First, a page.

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Welcome to Microsoft Pri0: That's Microspeak for top priority, and that's the news and observations you'll find here from Seattle Times technology reporter Matt Day.

March 21, 2006 at 11:53 AM

GDC: The hot 100 developers

Next Generation has published a list of the 100 most influential game developers in shaping the industry. I think I pulled out all the local folks on the list, which include:

Jason Jones, the co-founder of Microsoft’s Bungie Studios:

Starting as a Mac-exclusive developer, his team was put on the map with the Marathon series, games as dear to the Apple zealotry as anything Steve Jobs ever did. In these fantastic games was the seed of Halo, and in Halo Bungie was reborn: as a Microsoft first party, as a console-first developer, and as one of the most influential developers on the face of the planet.

Gabe Newell, founder of Bellevue-based Valve Software:

Newell and Valve, the company he founded, turned from complete unknowns to major players in a single title: 1998’s Half-Life, the game that has since been the nigh unachievable height to which most first-person shooter titles now aspire.

Bruce Oberg, founder of Bellevue-based Sucker Punch Productions:

Oberg and his company’s fellow co-founders had made names for themselves as part of Microsoft’s various product studios. It’s rather nicely dramatic then, that the small, independent company Oberg heads has never made games for the Xbox, and they only made one Nintendo 64 game before moving to PS2 and sticking to it. Their loss was Sony’s gain: the Sly Cooper series has been one the Playstation’s defining franchises, and its mix of stealth, platforming, and widely varying game modes have ensured strong sales into last years Sly 3: Honor Among Thieves.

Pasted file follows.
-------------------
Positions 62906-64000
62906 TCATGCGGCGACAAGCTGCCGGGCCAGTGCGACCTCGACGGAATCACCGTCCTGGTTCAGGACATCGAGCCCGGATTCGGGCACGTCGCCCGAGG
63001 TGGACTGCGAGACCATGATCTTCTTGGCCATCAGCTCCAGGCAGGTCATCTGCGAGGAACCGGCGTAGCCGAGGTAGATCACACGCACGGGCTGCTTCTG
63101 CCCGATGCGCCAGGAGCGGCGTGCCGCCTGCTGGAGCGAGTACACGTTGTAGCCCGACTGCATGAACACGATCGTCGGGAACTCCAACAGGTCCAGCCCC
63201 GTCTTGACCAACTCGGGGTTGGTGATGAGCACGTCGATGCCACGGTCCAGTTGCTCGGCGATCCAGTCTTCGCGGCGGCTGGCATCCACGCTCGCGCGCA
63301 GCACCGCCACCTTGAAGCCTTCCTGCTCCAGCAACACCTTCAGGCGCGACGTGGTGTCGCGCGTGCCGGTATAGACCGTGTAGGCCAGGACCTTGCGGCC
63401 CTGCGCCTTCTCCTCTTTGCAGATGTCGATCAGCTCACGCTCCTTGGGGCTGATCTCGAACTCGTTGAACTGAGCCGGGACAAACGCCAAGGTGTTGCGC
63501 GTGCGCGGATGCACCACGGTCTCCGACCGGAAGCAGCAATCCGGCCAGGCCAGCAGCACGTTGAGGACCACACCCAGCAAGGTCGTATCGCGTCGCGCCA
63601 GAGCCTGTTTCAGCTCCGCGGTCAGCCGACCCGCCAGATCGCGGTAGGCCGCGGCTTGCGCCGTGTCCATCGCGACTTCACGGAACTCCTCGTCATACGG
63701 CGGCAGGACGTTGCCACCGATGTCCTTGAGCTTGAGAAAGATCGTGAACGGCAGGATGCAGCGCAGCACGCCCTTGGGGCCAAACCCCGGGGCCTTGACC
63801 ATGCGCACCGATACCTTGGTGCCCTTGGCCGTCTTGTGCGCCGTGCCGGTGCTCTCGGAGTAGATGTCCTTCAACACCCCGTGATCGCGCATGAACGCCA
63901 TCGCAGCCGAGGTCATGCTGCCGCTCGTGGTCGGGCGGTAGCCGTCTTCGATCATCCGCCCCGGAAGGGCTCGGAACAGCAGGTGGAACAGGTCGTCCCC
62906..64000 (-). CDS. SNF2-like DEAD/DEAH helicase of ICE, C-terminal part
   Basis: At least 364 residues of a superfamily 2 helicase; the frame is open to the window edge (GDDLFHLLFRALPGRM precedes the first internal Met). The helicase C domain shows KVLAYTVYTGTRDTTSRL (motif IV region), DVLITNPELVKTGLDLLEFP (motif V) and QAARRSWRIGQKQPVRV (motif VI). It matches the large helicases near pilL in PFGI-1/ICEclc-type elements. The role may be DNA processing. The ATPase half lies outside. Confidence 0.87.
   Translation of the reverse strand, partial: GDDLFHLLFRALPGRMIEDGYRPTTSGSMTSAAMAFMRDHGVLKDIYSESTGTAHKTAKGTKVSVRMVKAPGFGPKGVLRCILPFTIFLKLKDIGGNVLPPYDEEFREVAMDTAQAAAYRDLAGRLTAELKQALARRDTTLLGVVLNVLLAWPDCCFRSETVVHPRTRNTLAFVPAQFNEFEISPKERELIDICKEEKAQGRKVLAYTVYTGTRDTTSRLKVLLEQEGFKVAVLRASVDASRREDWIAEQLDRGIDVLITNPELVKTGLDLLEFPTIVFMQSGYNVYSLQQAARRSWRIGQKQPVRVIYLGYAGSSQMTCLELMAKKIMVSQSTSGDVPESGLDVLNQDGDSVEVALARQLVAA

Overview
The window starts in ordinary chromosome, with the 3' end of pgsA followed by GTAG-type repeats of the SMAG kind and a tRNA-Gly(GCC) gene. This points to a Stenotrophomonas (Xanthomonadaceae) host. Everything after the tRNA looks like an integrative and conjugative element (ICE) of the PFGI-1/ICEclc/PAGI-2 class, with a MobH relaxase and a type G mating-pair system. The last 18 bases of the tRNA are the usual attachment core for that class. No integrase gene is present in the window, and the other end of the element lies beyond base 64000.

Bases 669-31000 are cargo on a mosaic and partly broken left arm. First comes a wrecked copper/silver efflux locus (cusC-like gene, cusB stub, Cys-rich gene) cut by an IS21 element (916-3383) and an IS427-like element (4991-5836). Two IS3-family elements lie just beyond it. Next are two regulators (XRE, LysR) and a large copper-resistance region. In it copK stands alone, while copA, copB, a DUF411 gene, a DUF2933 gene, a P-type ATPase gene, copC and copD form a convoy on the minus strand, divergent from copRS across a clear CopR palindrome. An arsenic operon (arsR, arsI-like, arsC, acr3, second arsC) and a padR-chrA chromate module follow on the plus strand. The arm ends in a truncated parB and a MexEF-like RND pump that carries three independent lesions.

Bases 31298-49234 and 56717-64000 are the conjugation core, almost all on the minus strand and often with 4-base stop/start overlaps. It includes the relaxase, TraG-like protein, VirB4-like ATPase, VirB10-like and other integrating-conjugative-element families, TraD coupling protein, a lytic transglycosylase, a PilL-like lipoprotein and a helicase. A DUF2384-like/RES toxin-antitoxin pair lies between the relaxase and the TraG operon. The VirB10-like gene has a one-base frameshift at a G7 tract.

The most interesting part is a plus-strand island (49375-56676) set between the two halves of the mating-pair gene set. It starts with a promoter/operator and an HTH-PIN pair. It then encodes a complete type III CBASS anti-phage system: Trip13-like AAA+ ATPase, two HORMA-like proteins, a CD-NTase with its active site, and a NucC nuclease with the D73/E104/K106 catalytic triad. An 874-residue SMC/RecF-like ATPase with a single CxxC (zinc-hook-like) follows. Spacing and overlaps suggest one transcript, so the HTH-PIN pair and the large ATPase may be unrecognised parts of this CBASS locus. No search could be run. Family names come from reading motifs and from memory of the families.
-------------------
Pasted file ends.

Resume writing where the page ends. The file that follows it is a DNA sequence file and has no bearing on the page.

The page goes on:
Mike O’Brien, founder of Bellevue-based ArenaNet:

Mike O’Brien’s industry history pegs him as one of the field’s great innovators. His extensive time with Blizzard put him at the team lead of Warcraft III, but he also was a primary creator of Battle.Net, the innovative (and no-fee) online gaming system that hooked so many players to Blizzard’s RTS offerings.

Samantha Ryan, chief executive of Kirkland-based Monolith Productions:

Ryan has been with Monolith since 1998, after building an international background in broadcast production. Since then, she has helped bring the studio to prominence with production work on a string of unique and entertaining titles such as the No One Lives Forever series.

Brian Soderberg, the co-founder of Zipper Interactive:

Soderburg’s history prior to working in the industry runs the gamut of military development firms, but after founding Zipper Interactive in 1995, it took several years making other titles like MechWarrior 3 before returning to the well that military background surely provided. The game was SOCOM: U.S. Navy Seals, a series which has since entrenched itself as the premiere on-line military shooting game on Playstation 2.

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